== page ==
Since the Parkland school shooting earlier this year, there have been 50 new gun control laws passed across the United States. Ring of Fire’s Farron Cousins and Mollye Barrows discuss this issue.


Since the Parkland school shooting earlier this year, there have been 50 new gun control laws passed across the United States. A great–finally–move. Something happened, right? I mean we’ve had so many mass shootings. They finally took this last one, where there was huge public backlash. Backlash from the victims themselves. Now we’re finally getting some new gun control laws, but is it enough? That’s where we’re at right now. I guess we’ll start with the positive. 50 new gun control laws across the country. Great start.

It is. It’s fascinating. You have states like Vermont. Typically a state with some of the loosest gun control laws in the country. They’re passing a whole series of laws that regulate them. Everything from expanding a ban on carrying guns in the schools as well as red flag laws, which you and I were talking about earlier. A red flag law is basically a law that attempts to take weapons away from somebody who may be a registered gun owner if they’re showing signs of maybe mental illness or some other signs of violence or that could potentially lead to violence.

There’s a whole series of red flag laws. Some that did get passed, others that didn’t. Florida was among the ones. They were known as the state that again was super pro gun, that the NRA was known to wield a lot of influence as in other states across the Union, but certainly Florida. We’re the originator of the Stand Your Ground law. The downside also aside from all these new laws that have been passed to regulate guns is that you have seen some other states that have managed to beef up their gun protection laws. Their gun ownership protection laws.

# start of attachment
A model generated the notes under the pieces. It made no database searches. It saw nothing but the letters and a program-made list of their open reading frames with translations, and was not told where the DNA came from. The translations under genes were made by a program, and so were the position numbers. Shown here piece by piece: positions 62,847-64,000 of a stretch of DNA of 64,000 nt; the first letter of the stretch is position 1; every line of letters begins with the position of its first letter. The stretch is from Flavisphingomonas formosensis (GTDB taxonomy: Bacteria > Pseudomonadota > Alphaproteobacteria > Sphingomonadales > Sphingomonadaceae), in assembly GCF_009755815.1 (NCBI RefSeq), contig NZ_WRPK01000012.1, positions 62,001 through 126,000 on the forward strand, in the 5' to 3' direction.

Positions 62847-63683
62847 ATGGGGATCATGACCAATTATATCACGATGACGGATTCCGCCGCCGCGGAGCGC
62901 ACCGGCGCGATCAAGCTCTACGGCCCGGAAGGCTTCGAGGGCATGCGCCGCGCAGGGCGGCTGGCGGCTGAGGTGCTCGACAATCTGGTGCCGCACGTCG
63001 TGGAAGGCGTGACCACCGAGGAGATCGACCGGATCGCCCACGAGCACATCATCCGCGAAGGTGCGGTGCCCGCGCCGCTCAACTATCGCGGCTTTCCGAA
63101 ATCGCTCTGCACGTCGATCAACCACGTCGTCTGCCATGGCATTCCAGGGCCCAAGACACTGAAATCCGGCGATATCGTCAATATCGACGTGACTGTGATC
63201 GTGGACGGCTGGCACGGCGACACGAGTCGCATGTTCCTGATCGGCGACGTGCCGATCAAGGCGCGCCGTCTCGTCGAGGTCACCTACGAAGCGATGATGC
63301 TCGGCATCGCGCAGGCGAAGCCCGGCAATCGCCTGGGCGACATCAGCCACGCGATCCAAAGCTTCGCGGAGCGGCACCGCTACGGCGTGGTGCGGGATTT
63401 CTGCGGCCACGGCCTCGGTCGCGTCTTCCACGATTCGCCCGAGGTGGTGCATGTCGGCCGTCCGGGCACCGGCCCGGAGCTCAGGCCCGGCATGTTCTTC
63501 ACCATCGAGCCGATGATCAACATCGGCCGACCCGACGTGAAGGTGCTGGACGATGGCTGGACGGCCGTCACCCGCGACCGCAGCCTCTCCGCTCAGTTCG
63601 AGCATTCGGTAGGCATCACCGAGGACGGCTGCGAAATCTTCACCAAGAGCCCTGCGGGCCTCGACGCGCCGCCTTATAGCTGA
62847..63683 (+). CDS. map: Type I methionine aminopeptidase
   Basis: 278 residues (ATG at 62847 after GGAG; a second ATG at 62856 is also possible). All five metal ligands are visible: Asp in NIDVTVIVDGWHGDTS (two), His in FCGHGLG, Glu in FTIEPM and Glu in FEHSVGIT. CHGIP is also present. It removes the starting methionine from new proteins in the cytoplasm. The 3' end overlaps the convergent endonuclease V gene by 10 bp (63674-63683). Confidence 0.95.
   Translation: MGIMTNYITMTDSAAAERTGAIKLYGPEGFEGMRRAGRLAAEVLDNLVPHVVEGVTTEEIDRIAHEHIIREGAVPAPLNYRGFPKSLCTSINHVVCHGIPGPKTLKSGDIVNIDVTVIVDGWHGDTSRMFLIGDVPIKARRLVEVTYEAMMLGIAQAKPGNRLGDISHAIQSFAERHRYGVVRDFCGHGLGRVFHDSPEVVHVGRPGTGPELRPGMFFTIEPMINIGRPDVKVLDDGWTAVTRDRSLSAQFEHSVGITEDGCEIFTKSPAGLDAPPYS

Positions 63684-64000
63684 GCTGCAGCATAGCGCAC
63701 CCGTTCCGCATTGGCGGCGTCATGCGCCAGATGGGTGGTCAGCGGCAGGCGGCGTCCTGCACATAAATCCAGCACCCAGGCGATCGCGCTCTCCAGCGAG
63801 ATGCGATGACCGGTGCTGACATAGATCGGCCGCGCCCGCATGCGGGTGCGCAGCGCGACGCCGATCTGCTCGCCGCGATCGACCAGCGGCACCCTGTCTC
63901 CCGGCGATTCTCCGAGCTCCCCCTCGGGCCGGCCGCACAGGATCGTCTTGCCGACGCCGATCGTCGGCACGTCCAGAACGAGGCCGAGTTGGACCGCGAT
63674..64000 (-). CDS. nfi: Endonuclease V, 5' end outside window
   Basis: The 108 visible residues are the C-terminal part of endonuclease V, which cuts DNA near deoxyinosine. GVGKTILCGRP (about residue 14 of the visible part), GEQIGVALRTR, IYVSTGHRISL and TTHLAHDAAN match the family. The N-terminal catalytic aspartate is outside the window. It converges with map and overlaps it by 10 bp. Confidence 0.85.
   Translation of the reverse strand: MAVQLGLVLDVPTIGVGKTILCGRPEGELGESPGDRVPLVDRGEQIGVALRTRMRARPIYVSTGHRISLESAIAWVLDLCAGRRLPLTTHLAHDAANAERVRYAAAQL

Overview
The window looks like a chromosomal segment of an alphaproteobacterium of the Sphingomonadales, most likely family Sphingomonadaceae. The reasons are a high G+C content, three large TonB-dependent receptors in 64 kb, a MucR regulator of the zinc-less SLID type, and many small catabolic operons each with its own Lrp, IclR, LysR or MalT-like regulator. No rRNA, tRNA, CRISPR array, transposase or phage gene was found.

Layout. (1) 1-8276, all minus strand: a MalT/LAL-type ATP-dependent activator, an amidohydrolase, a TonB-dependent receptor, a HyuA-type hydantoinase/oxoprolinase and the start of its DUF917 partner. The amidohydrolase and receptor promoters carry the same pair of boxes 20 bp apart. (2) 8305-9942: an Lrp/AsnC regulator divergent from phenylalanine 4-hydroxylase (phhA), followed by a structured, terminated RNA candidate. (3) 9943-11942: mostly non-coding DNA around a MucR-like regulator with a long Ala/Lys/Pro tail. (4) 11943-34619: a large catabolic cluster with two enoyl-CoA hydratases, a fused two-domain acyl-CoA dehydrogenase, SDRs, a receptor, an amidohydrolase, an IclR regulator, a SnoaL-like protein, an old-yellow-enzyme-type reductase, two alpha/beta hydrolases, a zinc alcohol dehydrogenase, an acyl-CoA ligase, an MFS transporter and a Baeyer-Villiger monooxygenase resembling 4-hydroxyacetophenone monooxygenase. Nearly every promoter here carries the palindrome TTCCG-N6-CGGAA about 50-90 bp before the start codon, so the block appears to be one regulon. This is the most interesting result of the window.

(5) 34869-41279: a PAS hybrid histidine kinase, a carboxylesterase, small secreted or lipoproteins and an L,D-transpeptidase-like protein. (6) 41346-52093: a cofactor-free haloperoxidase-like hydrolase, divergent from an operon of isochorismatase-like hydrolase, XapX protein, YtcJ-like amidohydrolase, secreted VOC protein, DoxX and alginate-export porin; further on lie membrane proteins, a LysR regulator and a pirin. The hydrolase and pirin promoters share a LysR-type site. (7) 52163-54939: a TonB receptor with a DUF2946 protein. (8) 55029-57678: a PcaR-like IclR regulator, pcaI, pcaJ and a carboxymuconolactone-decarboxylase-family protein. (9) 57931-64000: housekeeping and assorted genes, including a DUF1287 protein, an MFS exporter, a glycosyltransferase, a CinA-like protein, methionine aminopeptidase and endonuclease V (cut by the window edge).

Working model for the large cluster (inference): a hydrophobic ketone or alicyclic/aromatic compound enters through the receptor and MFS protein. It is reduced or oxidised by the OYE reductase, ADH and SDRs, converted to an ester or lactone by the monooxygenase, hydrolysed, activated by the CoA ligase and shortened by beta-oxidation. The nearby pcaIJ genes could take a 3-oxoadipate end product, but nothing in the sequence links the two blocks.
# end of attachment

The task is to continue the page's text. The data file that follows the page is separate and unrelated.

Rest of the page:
Right. We’ve seen not just Trayvon Martin. People need to understand, the Stand Your Ground law is used somewhere in the state every day. Every day.

Over a parking lot fight the other day or a parking space fight.

Right. That is really out of control, but 50 new gun control laws. It took a few dozen … 17 kids getting killed, plus one of the staffers at that school to finally get something done, but we’ve had so many mass shootings that seem to be getting more. The death tolls for them seems to be getting higher. I think one of the real problems here is the red flag laws are great.

The things that say, “If you exhibit any kind of signs …” Maybe you beat your spouse. Perhaps you got Baker Acted and had to go on a psychiatric hold for 72 hours. That’s a great start, but we have to get these high-powered rifles, assault weapons, semiautomatic … Those have to go. Those serve no purpose here in the United States for civilians. People say, “Well it’s my only protection against the tyrannical government.” Okay. The government has jets and nukes.

You are outgunned regardless.

Yeah. If you could shoot 800 rounds a minute, you’re still dead if the government decided to do that, which they’re not. But anyway, it’s the gun culture and it’s the NRA fighting back against these laws. What we’ve seen recently is the NRA come out and say, “We’re on the verge of bankruptcy. We don’t have any money. Oh, no. Poor us!”

I know. There’s no money for them.

But that could be part of the reason laws are actually getting passed now.

That’s exactly right.

If the NRA is feeling a squeeze, they may not have as much influence.

Well, and as we’ve seen in everything from the FOX News exposes, the #MeToo Movement, pointing fingers at powerful people, media figures that have been accused of sexual harassment, it took going after their advertisers to get the companies that were employing these individuals to change their ways. It looks like these kids at Parkland who organized so quickly … Things that I’ve read really give them a lot of credit for keeping public interest in this topic alive because they did organize so quickly after the shooting. They immediately went to Tallahassee, the capital of Florida. Then they immediately organized other groups around the state.

Farron Cousins is the executive editor of The Trial Lawyer magazine and a contributing writer at He is the co-host / guest host for Ring of Fire Radio. His writings have appeared on Alternet, Truthout, and The Huffington Post. Farron received his bachelor's degree in Political Science from the University of West Florida in 2005 and became a member of American MENSA in 2009. Follow him on Twitter @farronbalanced